Backspace on UTF-8 chars removes a single byte only
By gnach... on September 06, 2010 06:12 (imported from Google Code)
Launch the "cat" command. Type an accented letter a couple of types, let's say, type the letter ö 10 times. Then press backspace a couple of times (let's say twice). Then press Enter.
The first line will contain 10-2 = 8 ö letters. The second line, as echoed back by cat, will contain 9 ö's.
The reason is that while visually the backspace removes a whole character from the screen, sending a backspace to the kernel's tty driver (the code that handles line editing when in cooked mode) only removes a single byte from there. So the cat command did actually receive 9 ö letters. And of course you might easily end up with a truncated utf8 sequence too.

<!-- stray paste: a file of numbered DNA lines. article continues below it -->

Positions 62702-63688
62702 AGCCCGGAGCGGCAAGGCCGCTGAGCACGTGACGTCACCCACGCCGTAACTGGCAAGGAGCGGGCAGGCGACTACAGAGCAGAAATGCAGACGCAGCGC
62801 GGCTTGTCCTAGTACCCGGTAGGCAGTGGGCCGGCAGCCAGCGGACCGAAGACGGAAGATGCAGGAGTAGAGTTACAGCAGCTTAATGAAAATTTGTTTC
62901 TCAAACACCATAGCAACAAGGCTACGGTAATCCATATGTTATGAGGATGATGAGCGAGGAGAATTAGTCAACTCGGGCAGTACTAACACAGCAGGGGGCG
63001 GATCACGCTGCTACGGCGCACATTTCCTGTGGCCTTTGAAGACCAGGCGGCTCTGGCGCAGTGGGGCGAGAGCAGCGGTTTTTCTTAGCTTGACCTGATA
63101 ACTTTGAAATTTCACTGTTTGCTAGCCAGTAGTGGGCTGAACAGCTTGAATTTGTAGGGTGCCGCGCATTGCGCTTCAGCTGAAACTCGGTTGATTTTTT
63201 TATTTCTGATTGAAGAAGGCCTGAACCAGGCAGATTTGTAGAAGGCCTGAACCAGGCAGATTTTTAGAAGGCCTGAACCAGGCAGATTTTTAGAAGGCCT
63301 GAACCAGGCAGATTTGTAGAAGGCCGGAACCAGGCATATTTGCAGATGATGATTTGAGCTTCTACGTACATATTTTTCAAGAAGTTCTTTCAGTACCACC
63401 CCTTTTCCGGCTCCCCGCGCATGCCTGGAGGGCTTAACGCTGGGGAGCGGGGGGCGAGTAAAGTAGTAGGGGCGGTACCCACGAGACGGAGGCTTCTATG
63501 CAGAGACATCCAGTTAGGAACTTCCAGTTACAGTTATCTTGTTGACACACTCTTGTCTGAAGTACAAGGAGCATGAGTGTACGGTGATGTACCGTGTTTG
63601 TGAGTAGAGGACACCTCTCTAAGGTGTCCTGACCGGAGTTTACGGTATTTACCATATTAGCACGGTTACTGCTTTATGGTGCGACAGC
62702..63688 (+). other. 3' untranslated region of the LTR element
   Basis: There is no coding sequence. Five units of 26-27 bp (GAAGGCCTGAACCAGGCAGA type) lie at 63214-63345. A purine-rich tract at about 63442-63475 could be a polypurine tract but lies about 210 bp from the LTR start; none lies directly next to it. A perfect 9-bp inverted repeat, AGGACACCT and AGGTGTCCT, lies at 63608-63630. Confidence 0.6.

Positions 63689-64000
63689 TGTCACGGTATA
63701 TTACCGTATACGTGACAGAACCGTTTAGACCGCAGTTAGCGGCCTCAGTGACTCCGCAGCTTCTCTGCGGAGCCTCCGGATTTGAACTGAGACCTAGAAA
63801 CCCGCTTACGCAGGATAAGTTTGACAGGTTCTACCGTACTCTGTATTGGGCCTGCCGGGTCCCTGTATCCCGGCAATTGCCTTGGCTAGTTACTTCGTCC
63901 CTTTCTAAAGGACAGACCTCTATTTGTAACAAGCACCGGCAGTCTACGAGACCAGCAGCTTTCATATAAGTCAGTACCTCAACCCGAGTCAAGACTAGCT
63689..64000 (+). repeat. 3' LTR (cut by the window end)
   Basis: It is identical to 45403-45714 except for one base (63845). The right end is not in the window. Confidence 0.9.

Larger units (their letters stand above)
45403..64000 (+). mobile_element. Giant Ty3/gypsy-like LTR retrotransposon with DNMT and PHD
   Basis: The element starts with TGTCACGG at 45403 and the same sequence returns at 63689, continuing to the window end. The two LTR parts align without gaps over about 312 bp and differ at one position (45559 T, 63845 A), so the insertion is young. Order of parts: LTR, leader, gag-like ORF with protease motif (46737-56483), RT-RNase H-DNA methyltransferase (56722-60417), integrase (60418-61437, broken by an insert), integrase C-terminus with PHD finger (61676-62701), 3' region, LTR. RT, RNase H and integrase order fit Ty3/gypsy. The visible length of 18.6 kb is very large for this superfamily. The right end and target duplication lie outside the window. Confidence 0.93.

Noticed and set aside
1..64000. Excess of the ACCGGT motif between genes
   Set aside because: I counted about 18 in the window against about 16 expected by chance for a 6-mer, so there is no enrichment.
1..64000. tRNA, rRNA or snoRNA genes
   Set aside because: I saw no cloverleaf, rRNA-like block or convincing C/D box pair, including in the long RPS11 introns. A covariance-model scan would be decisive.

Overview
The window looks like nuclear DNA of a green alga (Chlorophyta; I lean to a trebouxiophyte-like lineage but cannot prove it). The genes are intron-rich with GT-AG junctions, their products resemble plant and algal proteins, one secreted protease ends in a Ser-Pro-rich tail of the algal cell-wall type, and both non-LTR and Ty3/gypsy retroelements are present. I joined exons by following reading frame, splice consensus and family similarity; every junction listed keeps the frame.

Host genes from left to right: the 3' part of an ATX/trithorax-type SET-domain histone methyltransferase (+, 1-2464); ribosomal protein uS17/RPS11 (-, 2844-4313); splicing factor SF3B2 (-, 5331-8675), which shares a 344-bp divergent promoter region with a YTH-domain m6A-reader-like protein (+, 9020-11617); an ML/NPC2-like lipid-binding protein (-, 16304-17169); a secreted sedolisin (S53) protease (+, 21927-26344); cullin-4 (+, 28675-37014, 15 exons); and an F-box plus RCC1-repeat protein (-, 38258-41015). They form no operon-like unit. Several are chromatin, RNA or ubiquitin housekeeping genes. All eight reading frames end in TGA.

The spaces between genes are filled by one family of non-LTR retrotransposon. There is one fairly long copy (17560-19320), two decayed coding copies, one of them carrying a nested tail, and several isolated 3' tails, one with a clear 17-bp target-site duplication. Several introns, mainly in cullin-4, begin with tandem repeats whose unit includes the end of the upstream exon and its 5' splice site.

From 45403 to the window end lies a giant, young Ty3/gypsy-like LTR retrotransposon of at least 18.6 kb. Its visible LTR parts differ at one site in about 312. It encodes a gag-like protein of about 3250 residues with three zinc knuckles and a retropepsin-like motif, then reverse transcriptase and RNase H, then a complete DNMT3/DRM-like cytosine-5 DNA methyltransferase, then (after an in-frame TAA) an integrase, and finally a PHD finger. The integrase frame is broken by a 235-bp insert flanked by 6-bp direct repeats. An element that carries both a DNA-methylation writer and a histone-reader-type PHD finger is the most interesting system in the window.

In order for backspace to work correctly, the kernel needs to know that the terminal is working in utf8 mode. This can be done by issuing the "stty iutf8" command, or verified by running "stty" on its own. While one can do it from his .bashrc as a workaround, this is not the way to go (e.g. it should also work when a non-shell command is being executed by iTerm.)
iTerm itself should set this terminal flag for each terminal it allocates, if the charset is utf-8. You'd need to pass the IUTF8 flag to the c_iflag member of a tcsetattr() call. This should hardly be more than two lines of code. You can see most other linux terminal emulators (e.g. vte) doing this, too; and apparently Mac's default Terminal also sets this mode correctly.
iTerm 0.10; Mac 10.5.8 with UTF-8 locale of course. Dupe of bug 2585211; that one is closed due to insufficient information and I cannot reopen.